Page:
The Intersection of Theory and Practice
Successful innovation within a corporate setting is difficult to achieve on a number of levels. First, innovation itself is much more art than science, random in some sense. But it also can be directed and channeled by the innovator by using past experience to guide thinking about the future, by knowing how and when to ask the right questions, and by trusting their instinct when interpreting and synthesizing data. Innovators and their managers must also recognize that failure is to be learned from, not punished.
The often bigger challenge, our readers continued, is overcoming the bias against change inherent in a company's existing business model and processes. Traditional financial projection tools break down quickly when trying to guesstimate revenue and profit from new initiatives. Special metrics must be developed to measure corporate creativity, and motivations put in place to encourage and reward success. The strategic importance of "intrapreneurship" is a message that must be broadcast throughout the organization starting with the CEO. In the end, great innovative companies stay that way by developing a managerial class that understands the creative process and creative people, and knows how to usher bright ideas into commercial reality.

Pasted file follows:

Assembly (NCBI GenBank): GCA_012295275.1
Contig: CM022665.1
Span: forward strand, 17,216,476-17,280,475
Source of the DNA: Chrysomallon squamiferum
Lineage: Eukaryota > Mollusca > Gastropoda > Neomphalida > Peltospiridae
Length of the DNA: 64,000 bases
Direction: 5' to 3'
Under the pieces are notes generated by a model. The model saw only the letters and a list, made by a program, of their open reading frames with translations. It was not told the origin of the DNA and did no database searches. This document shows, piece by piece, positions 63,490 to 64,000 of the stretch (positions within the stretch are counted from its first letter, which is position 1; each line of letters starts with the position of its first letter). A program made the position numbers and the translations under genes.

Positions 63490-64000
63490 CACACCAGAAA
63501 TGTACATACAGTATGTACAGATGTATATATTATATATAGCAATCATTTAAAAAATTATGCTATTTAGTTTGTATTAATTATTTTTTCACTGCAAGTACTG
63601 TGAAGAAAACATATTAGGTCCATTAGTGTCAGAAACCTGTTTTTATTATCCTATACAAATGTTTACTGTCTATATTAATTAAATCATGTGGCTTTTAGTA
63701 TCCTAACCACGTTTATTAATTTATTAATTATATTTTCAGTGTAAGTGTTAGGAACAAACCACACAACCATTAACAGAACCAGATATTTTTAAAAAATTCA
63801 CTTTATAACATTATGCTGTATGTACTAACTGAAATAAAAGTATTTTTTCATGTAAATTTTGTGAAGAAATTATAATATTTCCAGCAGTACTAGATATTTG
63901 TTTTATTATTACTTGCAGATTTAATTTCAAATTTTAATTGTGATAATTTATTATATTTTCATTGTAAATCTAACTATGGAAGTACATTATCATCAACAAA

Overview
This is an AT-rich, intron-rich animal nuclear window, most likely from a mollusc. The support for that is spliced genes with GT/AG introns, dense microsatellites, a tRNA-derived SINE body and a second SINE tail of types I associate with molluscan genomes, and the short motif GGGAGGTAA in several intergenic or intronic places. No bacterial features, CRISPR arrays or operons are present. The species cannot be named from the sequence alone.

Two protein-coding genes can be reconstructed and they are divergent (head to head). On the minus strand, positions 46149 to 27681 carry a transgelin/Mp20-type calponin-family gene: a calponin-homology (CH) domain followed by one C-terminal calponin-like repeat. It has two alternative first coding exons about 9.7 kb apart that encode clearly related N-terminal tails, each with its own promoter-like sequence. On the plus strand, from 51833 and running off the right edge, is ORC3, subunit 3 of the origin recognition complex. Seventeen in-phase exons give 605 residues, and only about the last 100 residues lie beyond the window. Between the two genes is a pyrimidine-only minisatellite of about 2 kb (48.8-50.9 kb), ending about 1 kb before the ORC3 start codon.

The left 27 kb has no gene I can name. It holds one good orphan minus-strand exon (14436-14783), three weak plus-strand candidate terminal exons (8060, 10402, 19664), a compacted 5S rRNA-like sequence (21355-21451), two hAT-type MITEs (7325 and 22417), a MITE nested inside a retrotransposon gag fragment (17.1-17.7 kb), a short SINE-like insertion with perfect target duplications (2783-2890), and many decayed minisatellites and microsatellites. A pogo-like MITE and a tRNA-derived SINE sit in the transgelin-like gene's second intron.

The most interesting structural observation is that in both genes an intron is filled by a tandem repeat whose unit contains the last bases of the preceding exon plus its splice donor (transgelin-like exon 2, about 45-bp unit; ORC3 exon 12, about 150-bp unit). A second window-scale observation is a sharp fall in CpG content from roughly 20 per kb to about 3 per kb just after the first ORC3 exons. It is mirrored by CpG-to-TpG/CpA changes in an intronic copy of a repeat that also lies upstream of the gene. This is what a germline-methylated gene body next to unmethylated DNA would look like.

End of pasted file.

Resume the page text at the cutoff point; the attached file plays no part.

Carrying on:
- Clayton M. Christensen
Robert and Jane Cizik Professor of Business Administration
- Willy C. Shih
HBS Working Knowledge, an online forum featuring new work from HBS faculty, offers more from Clay Christensen and articles about managing innovation. And, if you like The Conversation, you may also enjoy What Do YOU Think?, an ongoing dialogue between Harvard Business School professor Jim Heskett and the readers of HBS Working Knowledge.